The Martian Curiosity rover (pictured) was launched from Cape Canaveral in 2011 as part of a two-year mission to gather information on whether the planet could support life
Unlike Earth, Mars doesn’t host any tectonic plates meaning that ancient sediment is better preserved
‘Over 11 years, we’ve found ample evidence that ancient Mars could have supported microbial life.
‘Now, the mission has found evidence of conditions that may have promoted the origin of life, too.’
Unlike Earth, Mars isn’t home to any tectonic plates, meaning that ancient sediments are not buried far below the surface and are instead quite well-preserved.
As a result, scientists believe that prehistoric biology and geology can be examined more thoroughly.
Mr Rapin added: ‘It’s pretty lucky of us to have a planet like Mars nearby that still holds a memory of the natural processes which may have led to life.’
WHAT EVIDENCE DO SCIENTISTS HAVE FOR LIFE ON MARS?
The search for life on other planets has captivated mankind for decades.
But the reality could be a little less like the Hollywood blockbusters, scientists have revealed.
They say if there was life on the red planet, it probably will present itself as fossilized bacteria – and have proposed a new way to look for it.
Here are the most promising signs of life so far –
When looking for life on Mars, experts agree that water is key.
Although the planet is now rocky and barren with water locked up in polar ice caps there could have been water in the past.
In 2000, scientists first spotted evidence for the existence of water on Mars.
The Nasa Mars Global Surveyor found gullies that could have been created by flowing water.
The debate is ongoing as to whether these recurring slope lineae (RSL) could have been formed from water flow.
Earth has been hit by 34 meteorites from Mars, three of which are believed to have the potential to carry evidence of past life on the planet, writes Space.com.
In 1996, experts found a meteorite in Antarctica known as ALH 84001 that contained fossilised bacteria-like formations.
However, in 2012, experts concluded that this organic material had been formed by volcanic activity without the involvement of life.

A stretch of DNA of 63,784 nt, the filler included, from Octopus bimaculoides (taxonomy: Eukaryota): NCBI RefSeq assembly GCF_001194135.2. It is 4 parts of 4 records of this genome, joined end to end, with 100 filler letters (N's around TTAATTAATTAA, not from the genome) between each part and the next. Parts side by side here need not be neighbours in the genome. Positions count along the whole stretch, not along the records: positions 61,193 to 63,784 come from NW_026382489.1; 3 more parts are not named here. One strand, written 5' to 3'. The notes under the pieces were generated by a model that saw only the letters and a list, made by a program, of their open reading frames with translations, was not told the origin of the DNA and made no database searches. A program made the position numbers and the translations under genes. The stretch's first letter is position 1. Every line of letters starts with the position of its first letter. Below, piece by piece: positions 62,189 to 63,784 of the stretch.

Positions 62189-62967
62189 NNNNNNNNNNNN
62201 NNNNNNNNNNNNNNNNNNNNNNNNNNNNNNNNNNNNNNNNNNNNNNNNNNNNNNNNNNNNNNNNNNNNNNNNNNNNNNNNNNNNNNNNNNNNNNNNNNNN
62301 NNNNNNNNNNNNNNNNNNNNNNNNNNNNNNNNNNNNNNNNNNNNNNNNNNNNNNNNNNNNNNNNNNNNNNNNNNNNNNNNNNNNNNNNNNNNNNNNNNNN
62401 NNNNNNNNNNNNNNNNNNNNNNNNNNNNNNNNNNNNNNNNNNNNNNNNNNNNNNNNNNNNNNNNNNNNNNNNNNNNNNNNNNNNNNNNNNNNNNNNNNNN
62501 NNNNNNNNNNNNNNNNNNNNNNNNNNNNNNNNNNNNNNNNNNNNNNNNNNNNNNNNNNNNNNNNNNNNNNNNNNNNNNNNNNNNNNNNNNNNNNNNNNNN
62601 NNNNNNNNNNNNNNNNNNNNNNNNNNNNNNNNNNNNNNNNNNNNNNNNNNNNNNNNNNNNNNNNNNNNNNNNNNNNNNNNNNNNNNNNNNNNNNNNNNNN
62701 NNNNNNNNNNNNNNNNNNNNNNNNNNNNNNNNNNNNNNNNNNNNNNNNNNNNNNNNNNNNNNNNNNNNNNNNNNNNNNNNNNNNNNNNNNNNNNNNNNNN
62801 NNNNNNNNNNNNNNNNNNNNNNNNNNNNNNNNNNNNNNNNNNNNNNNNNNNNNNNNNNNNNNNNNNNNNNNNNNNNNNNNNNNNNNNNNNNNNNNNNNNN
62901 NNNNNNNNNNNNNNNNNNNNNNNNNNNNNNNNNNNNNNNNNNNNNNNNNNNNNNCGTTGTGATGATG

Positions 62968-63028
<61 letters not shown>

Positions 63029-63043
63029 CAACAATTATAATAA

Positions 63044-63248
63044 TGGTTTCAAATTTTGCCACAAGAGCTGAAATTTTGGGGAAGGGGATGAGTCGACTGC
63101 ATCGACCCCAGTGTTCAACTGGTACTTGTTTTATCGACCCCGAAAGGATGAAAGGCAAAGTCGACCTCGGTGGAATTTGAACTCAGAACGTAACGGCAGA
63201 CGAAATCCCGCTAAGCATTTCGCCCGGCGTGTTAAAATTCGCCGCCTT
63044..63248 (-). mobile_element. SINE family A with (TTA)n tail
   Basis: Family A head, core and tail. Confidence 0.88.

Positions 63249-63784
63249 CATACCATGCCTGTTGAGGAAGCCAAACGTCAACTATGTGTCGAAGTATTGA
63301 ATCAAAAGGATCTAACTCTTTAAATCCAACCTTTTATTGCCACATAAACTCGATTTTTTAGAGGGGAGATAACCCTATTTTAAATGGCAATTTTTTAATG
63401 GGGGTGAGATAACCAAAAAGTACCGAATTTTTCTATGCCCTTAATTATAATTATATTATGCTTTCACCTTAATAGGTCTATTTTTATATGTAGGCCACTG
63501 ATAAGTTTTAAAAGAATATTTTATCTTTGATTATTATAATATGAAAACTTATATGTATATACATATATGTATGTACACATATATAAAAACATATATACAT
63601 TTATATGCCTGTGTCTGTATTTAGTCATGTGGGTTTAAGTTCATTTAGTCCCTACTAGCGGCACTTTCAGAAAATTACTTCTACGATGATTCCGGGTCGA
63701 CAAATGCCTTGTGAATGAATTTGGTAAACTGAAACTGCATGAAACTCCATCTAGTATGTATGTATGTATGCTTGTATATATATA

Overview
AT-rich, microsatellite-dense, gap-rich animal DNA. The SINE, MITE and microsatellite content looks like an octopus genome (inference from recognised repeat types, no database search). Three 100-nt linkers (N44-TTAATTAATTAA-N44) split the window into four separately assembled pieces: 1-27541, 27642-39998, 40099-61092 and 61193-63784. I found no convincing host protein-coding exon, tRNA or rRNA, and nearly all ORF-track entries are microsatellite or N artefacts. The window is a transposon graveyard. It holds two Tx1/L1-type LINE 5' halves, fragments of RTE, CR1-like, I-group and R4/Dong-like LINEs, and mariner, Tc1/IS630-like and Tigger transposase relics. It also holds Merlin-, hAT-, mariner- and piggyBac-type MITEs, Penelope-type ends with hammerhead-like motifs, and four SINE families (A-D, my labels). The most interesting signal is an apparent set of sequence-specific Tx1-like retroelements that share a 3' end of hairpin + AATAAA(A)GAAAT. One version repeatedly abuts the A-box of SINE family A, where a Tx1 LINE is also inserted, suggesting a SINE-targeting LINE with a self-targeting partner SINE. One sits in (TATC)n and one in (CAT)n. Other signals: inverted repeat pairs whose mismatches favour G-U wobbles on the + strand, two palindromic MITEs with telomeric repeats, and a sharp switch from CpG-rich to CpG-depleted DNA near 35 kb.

Signs of Life
The first close-ups of the planet were taken by the 1964 Mariner 4 mission.
These initial images showed that Mars has landforms that could have been formed when the climate was much wetter and therefore home to life.
In 1975, the first Viking orbiter was launched and although inconclusive it paved the way for other landers.
Many rovers, orbiters and landers have now revealed evidence of water beneath the crust and even occasional precipitation.
Earlier this year, Nasa’s Curiosity rover found potential building blocks of life in an ancient Martian lakebed.
The organic molecules preserved in 3.5 billion-year-old bedrock in Gale Crater — believed to have once contained a shallow lake the size of Florida’s Lake Okeechobee — suggest conditions back then may have been conducive to life.
Future missions to Mars plan on bringing samples back to Earth to test them more thoroughly.
In 2018, Curiosity also confirmed sharp seasonal increases of methane in the Martian atmosphere.
Experts said the methane observations provide ‘one of the most compelling’ cases for present-day life.
Curiosity’s methane measurements occurred over four-and-a-half Earth years, covering parts of three Martian years.
Seasonal peaks were detected in late summer in the northern hemisphere and late winter in the southern hemisphere.
The magnitude of these seasonal peaks – by a factor of three – was far more than scientists expected.